This is something I think about all the time. How many clients have sat opposite me telling me about their parent’s authoritative stance. The lack of collaboration, and instead have received harsh instruction.
Rather than creating a human who is able to know themselves, know their self worth, use their voice, trust those in authority and most importantly turn to their parent in times of difficulty; they create a hyper vigilant person. A person who lives in survival mode terrified of stepping a foot out of line but who has no idea where that line is.
They create someone who internalises and hides their thoughts and feelings, especially when they contradict those of a parent. They create someone who relies on other people to tell them they are ‘good enough’ rather than knowing it within their own core belief system.
They value the beliefs, emotions, needs of others before their own. And that requires a TON of therapy to overcome.
Don’t get me wrong. Boundaries in parenting are vital. But there’s a huge difference between telling a child what their boundaries should be, and allowing them to develop and discover their own.
Helping children develop boundaries starts when they’re tiny. Allowing them to make choices and to say no to their caregiver. Allowing them to say what they need and hearing and considering it before accepting or rejecting it.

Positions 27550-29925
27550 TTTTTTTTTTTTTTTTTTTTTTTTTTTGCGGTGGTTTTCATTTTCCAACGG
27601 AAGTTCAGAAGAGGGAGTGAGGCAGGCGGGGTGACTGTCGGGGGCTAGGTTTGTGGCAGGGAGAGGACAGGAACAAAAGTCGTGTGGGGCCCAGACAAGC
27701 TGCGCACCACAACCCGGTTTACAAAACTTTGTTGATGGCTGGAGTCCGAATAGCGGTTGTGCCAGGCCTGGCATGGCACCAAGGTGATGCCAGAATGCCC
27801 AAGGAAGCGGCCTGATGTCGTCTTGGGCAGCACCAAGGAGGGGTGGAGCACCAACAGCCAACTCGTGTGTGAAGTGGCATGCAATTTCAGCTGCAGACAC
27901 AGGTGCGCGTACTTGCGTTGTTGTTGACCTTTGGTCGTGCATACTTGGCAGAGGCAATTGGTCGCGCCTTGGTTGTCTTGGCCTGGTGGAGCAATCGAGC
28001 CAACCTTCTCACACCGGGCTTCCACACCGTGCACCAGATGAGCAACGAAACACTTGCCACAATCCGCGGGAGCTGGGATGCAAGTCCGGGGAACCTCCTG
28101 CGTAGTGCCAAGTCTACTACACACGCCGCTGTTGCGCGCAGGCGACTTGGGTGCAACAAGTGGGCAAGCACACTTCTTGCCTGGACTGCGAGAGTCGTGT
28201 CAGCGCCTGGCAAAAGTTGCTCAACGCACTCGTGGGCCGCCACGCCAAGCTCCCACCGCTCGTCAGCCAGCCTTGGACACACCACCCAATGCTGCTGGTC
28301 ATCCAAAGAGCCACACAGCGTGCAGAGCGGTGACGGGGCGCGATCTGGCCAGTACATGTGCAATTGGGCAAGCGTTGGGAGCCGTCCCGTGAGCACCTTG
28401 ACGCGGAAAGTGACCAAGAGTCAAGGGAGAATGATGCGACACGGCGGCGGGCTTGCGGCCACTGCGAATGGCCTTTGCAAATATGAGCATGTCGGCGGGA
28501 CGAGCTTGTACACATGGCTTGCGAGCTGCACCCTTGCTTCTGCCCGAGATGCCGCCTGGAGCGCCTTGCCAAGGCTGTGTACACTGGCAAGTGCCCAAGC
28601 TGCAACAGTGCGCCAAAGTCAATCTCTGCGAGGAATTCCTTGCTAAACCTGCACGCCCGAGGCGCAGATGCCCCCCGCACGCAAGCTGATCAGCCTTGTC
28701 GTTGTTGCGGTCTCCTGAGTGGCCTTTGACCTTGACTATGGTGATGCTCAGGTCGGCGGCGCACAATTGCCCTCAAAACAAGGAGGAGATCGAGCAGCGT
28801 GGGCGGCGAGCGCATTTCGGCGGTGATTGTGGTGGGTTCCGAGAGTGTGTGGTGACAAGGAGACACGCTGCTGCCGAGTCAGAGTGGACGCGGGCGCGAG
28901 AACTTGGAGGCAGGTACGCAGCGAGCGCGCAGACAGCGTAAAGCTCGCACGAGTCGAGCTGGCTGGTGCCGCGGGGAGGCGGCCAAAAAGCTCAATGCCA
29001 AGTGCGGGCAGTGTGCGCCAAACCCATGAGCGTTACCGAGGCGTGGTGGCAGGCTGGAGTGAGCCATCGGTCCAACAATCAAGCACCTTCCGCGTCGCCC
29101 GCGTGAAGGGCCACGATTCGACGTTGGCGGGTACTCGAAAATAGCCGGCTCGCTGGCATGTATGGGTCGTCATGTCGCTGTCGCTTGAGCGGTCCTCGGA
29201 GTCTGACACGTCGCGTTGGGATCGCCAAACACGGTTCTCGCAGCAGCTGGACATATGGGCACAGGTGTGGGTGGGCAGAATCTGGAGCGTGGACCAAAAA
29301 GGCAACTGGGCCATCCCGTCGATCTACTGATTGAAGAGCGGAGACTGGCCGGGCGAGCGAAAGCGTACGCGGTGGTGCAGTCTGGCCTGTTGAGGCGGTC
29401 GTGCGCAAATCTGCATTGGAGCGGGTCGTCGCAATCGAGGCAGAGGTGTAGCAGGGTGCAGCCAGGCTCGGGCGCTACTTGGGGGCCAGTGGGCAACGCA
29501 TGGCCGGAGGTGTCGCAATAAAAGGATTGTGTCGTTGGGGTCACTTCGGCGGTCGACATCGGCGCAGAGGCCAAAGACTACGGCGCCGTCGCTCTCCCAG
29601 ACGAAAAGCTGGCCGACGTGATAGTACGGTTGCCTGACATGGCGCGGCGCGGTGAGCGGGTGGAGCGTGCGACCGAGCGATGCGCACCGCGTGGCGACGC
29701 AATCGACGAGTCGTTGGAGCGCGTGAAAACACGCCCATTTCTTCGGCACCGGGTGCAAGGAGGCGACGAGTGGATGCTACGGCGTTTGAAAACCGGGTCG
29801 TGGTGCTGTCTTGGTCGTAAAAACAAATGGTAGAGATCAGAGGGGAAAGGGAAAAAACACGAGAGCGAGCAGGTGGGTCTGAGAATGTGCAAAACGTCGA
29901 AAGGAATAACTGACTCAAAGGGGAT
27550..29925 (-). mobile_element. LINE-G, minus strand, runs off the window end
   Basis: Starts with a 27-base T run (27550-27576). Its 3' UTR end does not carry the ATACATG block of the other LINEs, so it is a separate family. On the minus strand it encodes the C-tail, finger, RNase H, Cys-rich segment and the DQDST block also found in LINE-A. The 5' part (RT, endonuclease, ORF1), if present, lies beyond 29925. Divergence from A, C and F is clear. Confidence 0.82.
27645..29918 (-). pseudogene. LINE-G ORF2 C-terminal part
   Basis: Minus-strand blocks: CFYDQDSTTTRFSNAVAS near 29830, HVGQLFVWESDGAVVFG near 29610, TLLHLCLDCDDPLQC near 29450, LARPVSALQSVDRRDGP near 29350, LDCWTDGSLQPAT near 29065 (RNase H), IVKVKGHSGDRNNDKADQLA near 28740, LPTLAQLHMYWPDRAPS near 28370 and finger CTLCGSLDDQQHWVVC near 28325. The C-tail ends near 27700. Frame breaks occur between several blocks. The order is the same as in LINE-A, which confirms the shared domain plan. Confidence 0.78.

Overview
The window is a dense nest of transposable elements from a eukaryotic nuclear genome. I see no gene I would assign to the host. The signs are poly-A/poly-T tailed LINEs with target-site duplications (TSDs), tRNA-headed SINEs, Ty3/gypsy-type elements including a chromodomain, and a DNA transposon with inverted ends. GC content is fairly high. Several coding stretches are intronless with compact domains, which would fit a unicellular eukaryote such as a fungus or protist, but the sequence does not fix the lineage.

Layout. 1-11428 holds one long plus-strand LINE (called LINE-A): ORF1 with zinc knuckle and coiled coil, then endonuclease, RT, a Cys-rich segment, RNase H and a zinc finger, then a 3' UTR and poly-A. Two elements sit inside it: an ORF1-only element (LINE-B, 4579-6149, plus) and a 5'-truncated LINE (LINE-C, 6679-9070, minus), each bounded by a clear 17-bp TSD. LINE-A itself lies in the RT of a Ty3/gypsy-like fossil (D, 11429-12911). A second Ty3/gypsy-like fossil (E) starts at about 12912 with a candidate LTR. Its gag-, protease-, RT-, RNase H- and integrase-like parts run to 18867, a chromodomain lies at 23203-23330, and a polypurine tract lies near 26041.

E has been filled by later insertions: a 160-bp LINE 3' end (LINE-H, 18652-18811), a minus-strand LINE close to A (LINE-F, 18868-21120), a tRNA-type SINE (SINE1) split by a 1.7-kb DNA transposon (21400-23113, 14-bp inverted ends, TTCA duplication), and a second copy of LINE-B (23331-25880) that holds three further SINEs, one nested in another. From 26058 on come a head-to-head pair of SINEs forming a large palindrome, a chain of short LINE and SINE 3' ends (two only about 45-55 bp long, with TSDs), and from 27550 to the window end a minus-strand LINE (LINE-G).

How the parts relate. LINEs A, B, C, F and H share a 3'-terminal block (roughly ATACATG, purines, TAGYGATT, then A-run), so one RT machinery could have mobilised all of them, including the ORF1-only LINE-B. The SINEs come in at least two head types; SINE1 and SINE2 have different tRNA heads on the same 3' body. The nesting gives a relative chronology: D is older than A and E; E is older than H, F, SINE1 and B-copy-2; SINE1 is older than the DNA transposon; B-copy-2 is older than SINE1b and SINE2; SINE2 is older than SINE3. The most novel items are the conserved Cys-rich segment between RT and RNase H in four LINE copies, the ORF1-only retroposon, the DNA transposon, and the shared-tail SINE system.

That also means modelling good boundaries for them too. Showing them what it is to have and to hold a boundary around self worth/respect/esteem allows them the knowledge that they can do the same too.
By doing so we can teach our children to leave us, and to do so with a knowledge they will be okay in the world.
Equipping children with roots and wings is the most important thing parents can do.
By giving a child autonomy, the courage to leave the comfort of home, and the knowledge of their place being held there is the greatest gift you can give a child.
And we achieve that through minding our own boundaries and teaching them to find theirs too.